How to choose a good baby crib

Baby

A baby spends a lot of time in their crib – sleeping, practicing twisting around, sitting and jumping as energetically as if they were commissioned by the manufacturer to test the item’s durability. Here are 5 things to pay attention to when shopping.

First of all, they differ in price, appearance (besides traditional ones, those looking like princess beds are also available) and additional features. Some of them have drop sides, others come with removable rails, then there are those with wheels (plus a brake) or rockers that let them work as a cradle. There are cribs with or without drawers (drawers may have – or may not – a dust-protective cover). Certain products come with interesting additions, like paddings to put on the barrier that will come in handy when the baby starts teething and tries to chew on the crib.

What crib to choose?

That depends not only on the available budget but also on the needs. If you have a small apartment, are planning to have another child (which means a small crib will still be useful) or if you already know that once your child gets older you will get them a race car bed, there’s no point buying a big one (140×70 cm) that can be converted into a daybed. An all-in-one crib (with drawers, a cabinet and a changing station) might be a good idea, but it’s quite large, which means some places won’t be big enough to fit it. A drawer is convenient, but if you have a lot of space available for your baby’s things, it is not necessary. Wheels make it easy to move around, but won’t be useful if you’re not planning to move the crib around the house. And so on. That’s why, before you make the decision, think about what you really want. What matters is that the product is safe and solid.

Size
Typical cribs are sized 120×60 cm, but there are also bigger ones, sized 140×70 cm – once the baby gets bigger, they can be converted into a daybed that will serve the child for the next few years (even all the way until they’re seven).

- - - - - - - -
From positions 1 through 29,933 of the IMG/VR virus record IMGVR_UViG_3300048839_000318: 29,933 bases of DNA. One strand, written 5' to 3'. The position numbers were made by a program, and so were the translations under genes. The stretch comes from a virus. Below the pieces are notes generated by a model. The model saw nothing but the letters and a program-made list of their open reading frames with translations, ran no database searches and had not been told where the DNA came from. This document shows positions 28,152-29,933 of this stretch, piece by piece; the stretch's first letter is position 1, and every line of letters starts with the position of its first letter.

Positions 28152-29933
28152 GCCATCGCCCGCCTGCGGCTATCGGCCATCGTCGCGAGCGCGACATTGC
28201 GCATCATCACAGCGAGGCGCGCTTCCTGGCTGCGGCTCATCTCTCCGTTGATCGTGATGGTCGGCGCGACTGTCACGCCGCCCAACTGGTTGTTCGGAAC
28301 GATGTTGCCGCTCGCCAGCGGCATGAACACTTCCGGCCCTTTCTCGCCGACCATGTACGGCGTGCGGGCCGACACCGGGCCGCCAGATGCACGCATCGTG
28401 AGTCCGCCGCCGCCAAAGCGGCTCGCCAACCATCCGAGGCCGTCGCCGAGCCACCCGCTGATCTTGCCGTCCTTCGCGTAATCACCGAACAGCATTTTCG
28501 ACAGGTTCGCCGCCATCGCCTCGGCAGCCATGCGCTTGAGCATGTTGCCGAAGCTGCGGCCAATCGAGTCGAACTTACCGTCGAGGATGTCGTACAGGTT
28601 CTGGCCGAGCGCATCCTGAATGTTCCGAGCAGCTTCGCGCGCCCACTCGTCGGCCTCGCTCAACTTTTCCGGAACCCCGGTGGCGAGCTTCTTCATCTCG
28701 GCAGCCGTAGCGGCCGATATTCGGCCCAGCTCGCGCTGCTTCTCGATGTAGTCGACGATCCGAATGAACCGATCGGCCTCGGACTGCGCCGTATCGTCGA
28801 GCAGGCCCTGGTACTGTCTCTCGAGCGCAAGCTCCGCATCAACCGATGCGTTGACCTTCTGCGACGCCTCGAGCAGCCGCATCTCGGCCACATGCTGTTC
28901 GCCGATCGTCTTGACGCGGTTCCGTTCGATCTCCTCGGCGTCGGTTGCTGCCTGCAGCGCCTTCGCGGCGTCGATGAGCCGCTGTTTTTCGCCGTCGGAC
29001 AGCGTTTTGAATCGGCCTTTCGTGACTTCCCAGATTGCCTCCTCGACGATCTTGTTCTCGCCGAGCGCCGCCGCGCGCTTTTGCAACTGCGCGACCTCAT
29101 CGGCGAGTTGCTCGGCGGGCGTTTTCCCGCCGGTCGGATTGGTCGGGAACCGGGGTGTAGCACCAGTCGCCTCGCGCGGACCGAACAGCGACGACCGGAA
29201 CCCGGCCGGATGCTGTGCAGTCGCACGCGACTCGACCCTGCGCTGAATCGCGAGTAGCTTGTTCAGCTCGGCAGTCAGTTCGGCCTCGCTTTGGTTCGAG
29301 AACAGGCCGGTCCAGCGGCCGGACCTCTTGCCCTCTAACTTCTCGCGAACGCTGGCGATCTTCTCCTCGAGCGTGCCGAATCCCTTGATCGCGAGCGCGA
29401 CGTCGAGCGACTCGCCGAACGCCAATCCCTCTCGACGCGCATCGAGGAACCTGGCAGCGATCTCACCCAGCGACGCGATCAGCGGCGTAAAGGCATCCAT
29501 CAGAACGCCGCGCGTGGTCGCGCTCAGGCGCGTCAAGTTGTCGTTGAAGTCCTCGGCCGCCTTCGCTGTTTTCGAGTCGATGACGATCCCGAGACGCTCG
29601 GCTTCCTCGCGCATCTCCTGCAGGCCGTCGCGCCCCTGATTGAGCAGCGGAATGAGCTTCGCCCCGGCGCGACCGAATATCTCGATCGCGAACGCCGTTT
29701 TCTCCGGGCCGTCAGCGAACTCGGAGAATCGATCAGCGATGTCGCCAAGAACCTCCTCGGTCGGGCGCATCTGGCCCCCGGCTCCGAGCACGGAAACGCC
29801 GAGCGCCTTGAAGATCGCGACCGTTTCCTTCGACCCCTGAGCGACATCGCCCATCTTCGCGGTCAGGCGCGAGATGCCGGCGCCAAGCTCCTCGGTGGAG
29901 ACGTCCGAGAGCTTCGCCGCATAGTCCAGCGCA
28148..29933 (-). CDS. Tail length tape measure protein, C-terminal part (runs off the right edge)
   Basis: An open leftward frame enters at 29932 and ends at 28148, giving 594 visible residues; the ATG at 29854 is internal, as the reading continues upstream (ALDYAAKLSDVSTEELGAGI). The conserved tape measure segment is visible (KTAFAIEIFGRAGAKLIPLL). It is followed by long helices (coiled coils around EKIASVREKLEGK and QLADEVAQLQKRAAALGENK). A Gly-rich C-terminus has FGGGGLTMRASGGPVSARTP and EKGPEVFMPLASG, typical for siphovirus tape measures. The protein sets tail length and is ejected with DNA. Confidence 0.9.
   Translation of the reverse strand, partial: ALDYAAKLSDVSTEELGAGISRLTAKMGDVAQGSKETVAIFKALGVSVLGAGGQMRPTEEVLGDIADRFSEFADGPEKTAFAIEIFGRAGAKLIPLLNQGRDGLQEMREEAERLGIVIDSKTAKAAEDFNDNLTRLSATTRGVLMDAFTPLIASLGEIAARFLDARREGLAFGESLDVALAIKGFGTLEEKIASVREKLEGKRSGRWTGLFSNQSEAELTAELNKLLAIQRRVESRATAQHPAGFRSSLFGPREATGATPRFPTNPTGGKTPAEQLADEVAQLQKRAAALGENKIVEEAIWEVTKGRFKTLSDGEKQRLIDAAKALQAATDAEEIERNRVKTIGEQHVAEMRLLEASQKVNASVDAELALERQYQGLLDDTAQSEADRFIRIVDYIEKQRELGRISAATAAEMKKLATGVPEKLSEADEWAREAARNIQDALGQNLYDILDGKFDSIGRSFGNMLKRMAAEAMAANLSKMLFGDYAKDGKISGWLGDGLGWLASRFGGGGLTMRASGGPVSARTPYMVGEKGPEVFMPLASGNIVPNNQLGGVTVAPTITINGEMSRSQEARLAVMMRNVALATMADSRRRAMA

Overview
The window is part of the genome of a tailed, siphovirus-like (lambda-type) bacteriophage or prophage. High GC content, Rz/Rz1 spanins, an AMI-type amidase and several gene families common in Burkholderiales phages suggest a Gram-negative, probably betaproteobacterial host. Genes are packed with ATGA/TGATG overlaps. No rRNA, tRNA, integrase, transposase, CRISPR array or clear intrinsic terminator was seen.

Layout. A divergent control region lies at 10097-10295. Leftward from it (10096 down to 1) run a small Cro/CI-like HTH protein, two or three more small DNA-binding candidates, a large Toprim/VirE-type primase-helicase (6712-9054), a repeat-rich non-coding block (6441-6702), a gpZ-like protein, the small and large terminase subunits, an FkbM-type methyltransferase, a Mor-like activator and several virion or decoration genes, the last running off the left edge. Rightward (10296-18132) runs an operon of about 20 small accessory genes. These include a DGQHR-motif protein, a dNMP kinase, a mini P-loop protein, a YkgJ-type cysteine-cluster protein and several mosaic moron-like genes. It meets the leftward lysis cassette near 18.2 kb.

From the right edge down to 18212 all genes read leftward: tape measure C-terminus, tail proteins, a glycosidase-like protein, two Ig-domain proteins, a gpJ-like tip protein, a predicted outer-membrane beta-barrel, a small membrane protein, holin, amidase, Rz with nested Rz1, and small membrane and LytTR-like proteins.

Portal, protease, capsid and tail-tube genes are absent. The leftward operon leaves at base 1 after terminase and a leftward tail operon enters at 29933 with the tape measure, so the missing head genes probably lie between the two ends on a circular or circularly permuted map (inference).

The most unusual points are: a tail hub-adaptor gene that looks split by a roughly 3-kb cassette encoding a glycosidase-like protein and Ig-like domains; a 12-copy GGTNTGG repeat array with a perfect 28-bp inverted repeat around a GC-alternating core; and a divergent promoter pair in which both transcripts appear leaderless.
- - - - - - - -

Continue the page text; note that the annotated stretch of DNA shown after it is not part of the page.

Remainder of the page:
Workmanship
A baby crib has to be stable – it cannot wobble or creek, and the bottom has to be sturdy – caving in is not an option, even if the baby jumps on it. The product should also be carefully finished. Slight imperfections are not just a problem of aesthetics, but of safety as well: if a crib is not polished properly, the baby might get a splinter in their hand. A baby crib cannot have elements that the baby could pull out and swallow – bolts, caps etc. have to be inaccessible to them.

Mattress 

In most cases it is bought separately. The selection is huge (foam, latex, coconut, spring etc.). Orthopedists recommend mattresses of medium hardness, elastic enough to adapt to the body shape.

In most cases it is bought separately. The selection is huge (foam, latex, coconut, spring etc.). Orthopedists recommend mattresses of medium hardness, elastic enough to adapt to the body shape.


Rails
They need to be close enough to one another to prevent the baby from putting their head between them, and far enough to prevent their hand or leg from getting stuck in them. They cannot be angular. Certain baby cribs make it possible to remove some of the rails – which allows the baby to leave the crib on their own (without trying to climb their way out). Make sure if removable rails are not too easy to remove – so that the baby cannot remove them on their own. One great solution is a drop side – it especially comes in handy during early days – check out if it can be operated with a single hand.

Adjustable

In most cases it can be adjusted on three different levels. When the baby is little and you bend over them a lot, it will be more convenient for you if you set the bottom high. When the child starts sitting up, you may lower it to the middle setting for safety, and once they can stand up and crawl – to the lowest one.